When I initially read the title of the article, my reaction was probably similar to most people; frustration. However, as I read the article, my frustration remained but shifted focus. Where initially it was focused on the big bad health care organization and debt collection practices, it then shifted to how health care administrative and administrator costs have overburdened a system in which the most fragile people are hurt the most. I’m not against organizations and provider’s services having costs as my services as a physician aren’t for free (that would constitute indentured servitude), but health care in 2020 has become an out of control beast. The article reports:
U.S. hospitals are in the spotlight for being on the frontline of fighting the pandemic. But in the shadows, debt collection operations continue, often by the same institutions treating coronavirus patients, all while unemployment and uncertainty soar.
I was born and raised to work hard, pay your way, and pay your bills. Easy for me to do today (it wasn’t always) as I have the means. However, the article points to people who are vulnerable in society and actually being hurt by unscrupulous debt collection practices. I’m not against having bills to pay or even health care costing money, but to kick people when they are down is not right. The unfortunate paradox is that often those who need health care the most are often those with limited means. It’s unfortunate for these individuals that administrative and administrator costs of healthcare have burdened the system that these people get hurt more when they seek health care. Now they are left in debt over their heads. Often their health insurance coverage if they have any, is poor quality covering little. Then they are left with the mounting debt. Here’s the dichotomy:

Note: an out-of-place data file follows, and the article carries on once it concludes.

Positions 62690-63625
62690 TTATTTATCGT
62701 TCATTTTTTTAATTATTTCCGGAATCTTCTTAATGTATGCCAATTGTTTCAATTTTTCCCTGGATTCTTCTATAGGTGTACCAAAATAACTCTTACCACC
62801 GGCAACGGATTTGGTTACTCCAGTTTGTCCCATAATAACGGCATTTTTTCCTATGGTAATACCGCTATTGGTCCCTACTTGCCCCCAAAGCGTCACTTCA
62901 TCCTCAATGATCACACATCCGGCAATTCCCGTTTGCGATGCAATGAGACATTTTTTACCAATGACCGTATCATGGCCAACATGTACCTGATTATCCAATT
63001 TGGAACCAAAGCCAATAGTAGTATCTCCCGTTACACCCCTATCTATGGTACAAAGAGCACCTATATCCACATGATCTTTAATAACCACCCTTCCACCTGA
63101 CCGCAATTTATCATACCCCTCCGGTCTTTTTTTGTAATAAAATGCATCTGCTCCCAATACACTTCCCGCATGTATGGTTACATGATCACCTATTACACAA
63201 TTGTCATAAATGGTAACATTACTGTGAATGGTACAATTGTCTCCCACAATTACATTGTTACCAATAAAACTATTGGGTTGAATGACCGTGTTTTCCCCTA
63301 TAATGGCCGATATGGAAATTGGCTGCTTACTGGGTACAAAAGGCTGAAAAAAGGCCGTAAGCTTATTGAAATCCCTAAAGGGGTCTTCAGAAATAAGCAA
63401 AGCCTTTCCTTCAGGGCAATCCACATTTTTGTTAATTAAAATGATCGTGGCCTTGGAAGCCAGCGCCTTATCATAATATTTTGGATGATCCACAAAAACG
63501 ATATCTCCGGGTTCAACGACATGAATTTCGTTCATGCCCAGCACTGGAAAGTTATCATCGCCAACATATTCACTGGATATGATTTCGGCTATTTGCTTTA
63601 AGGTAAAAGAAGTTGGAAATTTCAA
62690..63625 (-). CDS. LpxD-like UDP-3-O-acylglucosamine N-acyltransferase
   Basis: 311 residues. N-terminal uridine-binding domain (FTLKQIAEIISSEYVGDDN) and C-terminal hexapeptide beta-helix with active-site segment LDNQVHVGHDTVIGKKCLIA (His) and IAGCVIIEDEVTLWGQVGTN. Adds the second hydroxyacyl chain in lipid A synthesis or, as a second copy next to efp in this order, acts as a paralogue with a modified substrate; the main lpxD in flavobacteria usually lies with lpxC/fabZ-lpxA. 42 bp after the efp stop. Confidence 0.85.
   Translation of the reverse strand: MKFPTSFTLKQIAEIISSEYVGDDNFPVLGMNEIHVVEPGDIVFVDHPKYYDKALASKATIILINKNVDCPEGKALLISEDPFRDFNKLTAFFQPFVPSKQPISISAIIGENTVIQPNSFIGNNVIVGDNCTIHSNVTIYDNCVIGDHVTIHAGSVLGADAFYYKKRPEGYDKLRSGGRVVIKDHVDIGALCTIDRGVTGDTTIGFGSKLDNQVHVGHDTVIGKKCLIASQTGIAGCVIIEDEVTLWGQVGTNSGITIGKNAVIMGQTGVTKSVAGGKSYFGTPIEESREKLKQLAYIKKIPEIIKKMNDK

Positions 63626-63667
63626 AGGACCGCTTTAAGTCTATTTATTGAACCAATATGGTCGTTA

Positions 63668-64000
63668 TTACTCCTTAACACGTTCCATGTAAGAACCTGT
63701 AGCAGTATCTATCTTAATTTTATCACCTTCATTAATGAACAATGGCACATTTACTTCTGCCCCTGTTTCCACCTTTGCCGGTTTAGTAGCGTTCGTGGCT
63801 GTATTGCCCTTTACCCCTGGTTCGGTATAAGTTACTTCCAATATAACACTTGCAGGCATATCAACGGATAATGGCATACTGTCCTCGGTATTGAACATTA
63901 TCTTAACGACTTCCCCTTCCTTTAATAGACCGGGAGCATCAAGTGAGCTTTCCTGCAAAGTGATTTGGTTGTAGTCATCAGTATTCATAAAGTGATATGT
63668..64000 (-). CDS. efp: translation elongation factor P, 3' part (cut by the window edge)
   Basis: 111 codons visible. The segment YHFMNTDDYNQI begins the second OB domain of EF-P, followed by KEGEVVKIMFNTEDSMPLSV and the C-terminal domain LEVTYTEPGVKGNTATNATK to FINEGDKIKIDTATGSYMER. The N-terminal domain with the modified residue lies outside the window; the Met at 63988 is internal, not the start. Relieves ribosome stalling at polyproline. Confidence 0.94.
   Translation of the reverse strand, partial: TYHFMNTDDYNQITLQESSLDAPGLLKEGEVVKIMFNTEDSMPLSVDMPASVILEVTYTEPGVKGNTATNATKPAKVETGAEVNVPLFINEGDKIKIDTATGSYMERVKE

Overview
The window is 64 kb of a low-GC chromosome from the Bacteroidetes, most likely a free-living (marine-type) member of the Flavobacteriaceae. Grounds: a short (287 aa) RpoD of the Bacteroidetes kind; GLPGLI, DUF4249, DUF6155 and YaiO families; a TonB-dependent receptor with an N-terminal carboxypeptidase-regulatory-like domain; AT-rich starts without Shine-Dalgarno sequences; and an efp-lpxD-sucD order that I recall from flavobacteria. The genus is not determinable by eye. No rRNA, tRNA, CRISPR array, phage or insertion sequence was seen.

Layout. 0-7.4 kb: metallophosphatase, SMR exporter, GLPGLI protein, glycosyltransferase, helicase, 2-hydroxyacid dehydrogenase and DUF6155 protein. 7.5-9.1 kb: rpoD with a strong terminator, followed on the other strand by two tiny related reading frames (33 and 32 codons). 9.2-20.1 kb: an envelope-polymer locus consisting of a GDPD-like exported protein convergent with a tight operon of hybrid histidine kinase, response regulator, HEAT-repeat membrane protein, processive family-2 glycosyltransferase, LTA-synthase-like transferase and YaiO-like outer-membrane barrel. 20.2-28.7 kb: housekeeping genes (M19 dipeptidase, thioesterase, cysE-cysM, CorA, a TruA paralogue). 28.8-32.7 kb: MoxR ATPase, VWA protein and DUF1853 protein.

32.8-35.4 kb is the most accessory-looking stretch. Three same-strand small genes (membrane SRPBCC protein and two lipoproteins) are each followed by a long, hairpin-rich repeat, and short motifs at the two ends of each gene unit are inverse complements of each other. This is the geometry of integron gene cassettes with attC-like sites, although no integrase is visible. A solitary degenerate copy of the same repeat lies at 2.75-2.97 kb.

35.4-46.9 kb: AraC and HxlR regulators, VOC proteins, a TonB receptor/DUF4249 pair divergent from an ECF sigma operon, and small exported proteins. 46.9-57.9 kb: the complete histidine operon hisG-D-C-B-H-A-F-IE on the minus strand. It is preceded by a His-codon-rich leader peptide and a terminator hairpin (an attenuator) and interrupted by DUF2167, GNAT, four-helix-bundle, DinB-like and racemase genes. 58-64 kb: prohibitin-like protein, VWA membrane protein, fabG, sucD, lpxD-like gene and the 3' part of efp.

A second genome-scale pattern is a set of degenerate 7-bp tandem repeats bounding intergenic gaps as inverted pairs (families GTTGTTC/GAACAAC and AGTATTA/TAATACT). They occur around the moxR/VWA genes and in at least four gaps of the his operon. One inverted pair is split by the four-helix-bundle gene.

In a moment when hospitals nationwide are being heralded for their role at the front lines of fighting the pandemic, some Americans continue to experience a less favorable side of hospital operations: aggressive collection for unpaid medical bills, even at a time when many of the debtors are seeing their income plunge.
The article is about aggressive practices in collecting these debts. What it should be about is how the overarching administrative monster has taken over. Paying for health care shouldn’t be as big a problem as it is. I don’t blame organizations for trying to recoup the money that the healthcare services cost. But it’s reached a point where some hospitals are now filing small claims cases against people in debt for their healthcare services. Now, these same people have to deal with court and attorney fees. I guess the moral of the article is that medical debt is a reality. Healthcare services aren’t for free, but costs are driven up by administrative costs that burden the most vulnerable people in our society. We must find a way to stop hurting already hurt people. People need care. Care cost money. Those costs shouldn’t sink an individual or family.